Brett A said...

I think it may have been a Bull shark... The images on google look the same. Commonly found in shallow coastal waters worldwide.

M. at Making Sense of Cents said...

Wow these are some great pictures!

Darrian Gourdine said...

OH MY GOD!! PLEASE from now on listen to your instincts the first time.
The photos are amazing.
If you take Isla over to Mr. Copperfields, you probably could get a tour... I'm pretty sure she can swoon him. :) ;)
The Shark incident was too scary for me, and I'm not even in the area. Maybe, it had a private recital scheduled with the mermaid and you guys just happened to be crashing the party unawares!

Neophyte Cruiser said...

Great shark shots! I'd go with a silky shark. Not a lemon, because the dorsals on lemons are nearly identical in size, with the anterior dorsal well behind the pectoral fins. It also doesn't appear to be a bull shark from what can be seen. The pectoral fins don't appear to be the right shape, nor does the pelvic fin. Also, the anterior dorsal fin doesn't appear to be notched at its trailing edge. It still could be a caribbean reef shark. Whatever it is, great pics and a wonderful encounter!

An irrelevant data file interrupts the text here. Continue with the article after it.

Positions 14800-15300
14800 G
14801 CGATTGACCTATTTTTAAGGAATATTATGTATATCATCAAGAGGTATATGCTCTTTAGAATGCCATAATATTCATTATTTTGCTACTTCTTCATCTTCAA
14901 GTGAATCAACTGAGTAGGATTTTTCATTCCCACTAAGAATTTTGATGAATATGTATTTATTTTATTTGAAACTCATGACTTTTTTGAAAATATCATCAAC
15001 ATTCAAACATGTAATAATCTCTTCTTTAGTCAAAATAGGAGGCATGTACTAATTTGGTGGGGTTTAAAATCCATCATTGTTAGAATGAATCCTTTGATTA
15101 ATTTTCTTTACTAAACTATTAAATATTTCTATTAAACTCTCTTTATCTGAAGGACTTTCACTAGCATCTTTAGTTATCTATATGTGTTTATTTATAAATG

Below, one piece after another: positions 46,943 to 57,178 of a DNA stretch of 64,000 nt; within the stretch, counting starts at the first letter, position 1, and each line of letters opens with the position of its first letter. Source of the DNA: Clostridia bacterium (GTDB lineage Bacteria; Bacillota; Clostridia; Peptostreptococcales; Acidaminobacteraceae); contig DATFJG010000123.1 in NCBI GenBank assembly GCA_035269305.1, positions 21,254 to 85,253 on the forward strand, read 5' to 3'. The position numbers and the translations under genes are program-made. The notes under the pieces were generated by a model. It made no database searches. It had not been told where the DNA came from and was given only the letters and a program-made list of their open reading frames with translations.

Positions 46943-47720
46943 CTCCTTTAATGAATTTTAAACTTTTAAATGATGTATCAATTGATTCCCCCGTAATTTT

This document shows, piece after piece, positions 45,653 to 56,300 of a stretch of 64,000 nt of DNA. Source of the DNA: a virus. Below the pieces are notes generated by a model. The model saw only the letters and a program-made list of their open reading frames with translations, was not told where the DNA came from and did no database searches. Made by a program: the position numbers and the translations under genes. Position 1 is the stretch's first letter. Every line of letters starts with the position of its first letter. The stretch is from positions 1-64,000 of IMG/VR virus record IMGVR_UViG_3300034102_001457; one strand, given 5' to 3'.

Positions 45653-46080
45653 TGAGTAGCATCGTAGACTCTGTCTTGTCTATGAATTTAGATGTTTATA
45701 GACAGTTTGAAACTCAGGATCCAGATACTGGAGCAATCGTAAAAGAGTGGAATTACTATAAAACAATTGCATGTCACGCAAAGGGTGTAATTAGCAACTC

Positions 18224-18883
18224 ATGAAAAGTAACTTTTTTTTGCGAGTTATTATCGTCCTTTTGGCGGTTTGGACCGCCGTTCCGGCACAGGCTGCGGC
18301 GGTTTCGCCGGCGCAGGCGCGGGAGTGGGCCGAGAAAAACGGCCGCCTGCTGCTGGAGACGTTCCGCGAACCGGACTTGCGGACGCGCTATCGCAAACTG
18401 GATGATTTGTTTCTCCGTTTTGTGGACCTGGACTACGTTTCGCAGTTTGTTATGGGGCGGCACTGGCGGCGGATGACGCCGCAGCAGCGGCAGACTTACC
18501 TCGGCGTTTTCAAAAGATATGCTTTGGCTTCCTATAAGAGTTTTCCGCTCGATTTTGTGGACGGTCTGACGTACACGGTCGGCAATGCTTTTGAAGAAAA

Huggy Bear said...

Bull Shark, we call them either Bull or Bronze Whaler, a very capable shallow water feeder, they are the most common shark for attacks, they are blamed for about 75% of all of the shark attack worldwide

Karyn Rothstein said... take is different. We've dove a ton (over 600 dives for me alone) and we've simply found that sharks are curious about who might be in their territory. At one dive site in the T&C for example, where we dove numerous times over a several month period, we had the same sharks "escort" us along their reef, quietly keeping us company as we've enjoyed their neighborhood. Not eyeing us up as dinner, mind you! It's their world -- which they were willing to share with visitors -- but they weren't wanting us to move in! They are part of the ocean's beauty! ~Karyn

Anonymous said...

"It's their world -- which they were willing to share with visitors"
Very well put. Looks like a silky to me. Wonderfull encounter.

JP said...

Loved the piano art